Aims: Internet addiction is excessive use of the Internet (daily more than three hours). This is social and psychological damage with severe consequences for young people, especially college students. This study aimed to investigate the relationship between Internet addiction and identity styles in Bushehr University of Medical Sciences students.
Instrument & Methods: The present research is a descriptive correlational study. The statistical population was all students of Bushehr University of Medical Sciences. The sample included 277 students studying at Bushehr University of Medical Sciences who were selected using simple random sampling. The data were collected using demographic characteristics, the Berzonsky Identity Style Inventory, and Yang's Internet addiction questionnaire. For analyzing data, statistical Pearson correlation, ANOVA, t-test were used by SPSS 23 statistical software.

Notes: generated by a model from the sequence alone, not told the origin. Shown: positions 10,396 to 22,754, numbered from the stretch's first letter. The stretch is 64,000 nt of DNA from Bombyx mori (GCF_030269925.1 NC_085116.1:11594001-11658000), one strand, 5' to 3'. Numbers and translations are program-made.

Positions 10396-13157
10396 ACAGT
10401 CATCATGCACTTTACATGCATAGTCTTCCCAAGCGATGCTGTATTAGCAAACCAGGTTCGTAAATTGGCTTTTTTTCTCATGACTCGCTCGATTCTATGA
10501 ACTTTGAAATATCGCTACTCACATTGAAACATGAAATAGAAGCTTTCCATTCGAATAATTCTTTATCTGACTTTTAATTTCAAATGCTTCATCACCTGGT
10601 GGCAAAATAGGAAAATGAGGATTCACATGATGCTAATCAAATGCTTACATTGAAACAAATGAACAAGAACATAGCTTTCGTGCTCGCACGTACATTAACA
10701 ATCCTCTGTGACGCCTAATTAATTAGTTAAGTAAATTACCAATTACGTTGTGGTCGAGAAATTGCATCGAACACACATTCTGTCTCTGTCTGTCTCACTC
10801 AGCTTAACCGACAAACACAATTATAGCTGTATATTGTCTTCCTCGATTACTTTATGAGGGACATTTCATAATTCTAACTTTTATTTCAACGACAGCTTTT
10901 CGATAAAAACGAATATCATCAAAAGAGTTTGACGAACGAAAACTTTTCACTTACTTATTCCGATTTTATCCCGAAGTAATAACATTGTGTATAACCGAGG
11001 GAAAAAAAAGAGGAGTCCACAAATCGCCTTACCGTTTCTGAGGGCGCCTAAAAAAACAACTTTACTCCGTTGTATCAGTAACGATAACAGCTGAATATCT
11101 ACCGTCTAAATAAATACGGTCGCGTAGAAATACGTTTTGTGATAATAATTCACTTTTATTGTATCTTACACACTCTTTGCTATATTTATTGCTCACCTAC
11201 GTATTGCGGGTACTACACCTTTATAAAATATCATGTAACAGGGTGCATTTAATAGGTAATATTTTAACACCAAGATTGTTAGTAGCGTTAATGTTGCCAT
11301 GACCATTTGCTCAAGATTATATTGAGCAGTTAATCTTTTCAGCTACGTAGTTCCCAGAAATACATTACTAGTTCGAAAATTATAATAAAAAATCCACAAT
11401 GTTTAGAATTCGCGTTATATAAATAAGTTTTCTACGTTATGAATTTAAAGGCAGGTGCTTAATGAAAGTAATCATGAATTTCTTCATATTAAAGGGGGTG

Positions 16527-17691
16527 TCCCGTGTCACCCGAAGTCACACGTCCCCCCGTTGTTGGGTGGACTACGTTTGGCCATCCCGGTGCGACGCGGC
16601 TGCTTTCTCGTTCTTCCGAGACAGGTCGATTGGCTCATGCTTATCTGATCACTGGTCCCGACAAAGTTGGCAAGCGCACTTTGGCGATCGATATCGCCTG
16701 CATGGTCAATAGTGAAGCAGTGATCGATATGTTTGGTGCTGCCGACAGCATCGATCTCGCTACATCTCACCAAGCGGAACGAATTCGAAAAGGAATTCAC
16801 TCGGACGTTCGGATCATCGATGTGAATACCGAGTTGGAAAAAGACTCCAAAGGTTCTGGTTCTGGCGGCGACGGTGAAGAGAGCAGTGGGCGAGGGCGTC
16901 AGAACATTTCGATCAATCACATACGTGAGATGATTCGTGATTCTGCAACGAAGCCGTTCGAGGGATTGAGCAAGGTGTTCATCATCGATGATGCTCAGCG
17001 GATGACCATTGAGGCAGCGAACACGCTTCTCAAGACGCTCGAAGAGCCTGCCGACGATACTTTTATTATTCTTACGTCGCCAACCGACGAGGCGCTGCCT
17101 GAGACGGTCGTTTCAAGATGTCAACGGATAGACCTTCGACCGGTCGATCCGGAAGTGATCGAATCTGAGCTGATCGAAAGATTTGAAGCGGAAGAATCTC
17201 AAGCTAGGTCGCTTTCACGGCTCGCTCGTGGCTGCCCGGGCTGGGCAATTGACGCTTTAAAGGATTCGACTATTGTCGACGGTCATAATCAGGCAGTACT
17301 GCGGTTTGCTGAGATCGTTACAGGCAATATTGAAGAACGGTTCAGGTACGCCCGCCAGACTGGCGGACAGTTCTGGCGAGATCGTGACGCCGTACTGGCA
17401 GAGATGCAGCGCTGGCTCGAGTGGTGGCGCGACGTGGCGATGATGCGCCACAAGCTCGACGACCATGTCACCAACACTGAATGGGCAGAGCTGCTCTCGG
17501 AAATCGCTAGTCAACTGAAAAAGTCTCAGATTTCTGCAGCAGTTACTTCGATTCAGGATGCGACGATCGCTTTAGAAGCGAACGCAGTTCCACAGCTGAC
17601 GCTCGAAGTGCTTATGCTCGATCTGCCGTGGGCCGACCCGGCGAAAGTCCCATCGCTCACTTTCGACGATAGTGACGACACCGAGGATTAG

Findings: The result showed that 90.2 percent of students were non-addicted, and 9.8 percent are addicted to the Internet. The average information identity is 40.29±6.65, and the avoidance identity is 27.89±6.21. The correlation between normative identity style (-0.30) and information (-.0.26) with Internet addiction in a negative direction is statistically significant (p<0.001).
Conclusion: The present study's findings confirm the relationship between informational and normative identity styles and Internet addiction. According to the results of this study, it is necessary to develop programs such as training the Internet's correct use at universities and filling students' leisure time.